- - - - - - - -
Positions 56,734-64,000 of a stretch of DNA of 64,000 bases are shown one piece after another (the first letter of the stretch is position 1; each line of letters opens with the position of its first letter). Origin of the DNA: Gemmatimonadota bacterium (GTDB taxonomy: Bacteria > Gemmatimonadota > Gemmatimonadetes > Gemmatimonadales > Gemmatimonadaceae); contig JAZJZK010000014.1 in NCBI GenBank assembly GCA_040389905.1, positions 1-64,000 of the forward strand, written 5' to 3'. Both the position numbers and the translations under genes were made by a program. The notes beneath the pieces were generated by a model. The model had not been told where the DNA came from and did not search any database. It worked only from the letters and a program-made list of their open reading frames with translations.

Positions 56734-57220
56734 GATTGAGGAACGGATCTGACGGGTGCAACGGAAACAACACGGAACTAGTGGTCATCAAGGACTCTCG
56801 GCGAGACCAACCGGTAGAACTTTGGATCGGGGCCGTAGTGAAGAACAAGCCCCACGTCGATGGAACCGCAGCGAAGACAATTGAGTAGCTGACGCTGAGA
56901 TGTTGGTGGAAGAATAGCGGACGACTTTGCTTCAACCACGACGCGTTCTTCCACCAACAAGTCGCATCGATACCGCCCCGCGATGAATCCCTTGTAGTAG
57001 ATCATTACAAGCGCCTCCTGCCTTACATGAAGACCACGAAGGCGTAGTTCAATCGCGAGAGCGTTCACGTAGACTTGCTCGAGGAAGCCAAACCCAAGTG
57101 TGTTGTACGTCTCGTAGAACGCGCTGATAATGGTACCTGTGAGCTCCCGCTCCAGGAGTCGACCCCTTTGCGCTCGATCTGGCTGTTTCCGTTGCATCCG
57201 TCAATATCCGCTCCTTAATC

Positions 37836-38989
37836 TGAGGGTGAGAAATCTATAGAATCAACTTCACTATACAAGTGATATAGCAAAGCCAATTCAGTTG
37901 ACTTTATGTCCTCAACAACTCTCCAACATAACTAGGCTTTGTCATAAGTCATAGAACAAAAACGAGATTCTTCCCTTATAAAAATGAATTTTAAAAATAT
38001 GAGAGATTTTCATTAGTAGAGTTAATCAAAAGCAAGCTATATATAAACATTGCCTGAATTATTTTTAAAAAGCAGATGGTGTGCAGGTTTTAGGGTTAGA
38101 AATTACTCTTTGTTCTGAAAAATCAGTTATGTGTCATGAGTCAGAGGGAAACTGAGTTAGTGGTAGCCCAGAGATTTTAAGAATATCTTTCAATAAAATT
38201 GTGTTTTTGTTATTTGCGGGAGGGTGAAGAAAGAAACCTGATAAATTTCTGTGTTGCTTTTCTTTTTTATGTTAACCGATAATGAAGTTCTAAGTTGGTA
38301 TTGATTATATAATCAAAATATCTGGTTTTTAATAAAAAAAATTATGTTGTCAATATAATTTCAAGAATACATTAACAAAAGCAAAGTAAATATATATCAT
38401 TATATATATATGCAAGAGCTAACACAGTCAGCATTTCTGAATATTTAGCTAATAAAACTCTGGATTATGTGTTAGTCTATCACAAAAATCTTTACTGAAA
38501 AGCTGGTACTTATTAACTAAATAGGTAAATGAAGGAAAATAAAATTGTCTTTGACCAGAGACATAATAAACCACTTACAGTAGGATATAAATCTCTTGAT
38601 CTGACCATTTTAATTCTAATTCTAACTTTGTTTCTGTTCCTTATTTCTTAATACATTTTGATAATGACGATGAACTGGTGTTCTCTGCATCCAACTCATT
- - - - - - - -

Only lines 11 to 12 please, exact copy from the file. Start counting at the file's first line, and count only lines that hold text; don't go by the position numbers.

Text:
37901 ACTTTATGTCCTCAACAACTCTCCAACATAACTAGGCTTTGTCATAAGTCATAGAACAAAAACGAGATTCTTCCCTTATAAAAATGAATTTTAAAAATAT
38001 GAGAGATTTTCATTAGTAGAGTTAATCAAAAGCAAGCTATATATAAACATTGCCTGAATTATTTTTAAAAAGCAGATGGTGTGCAGGTTTTAGGGTTAGA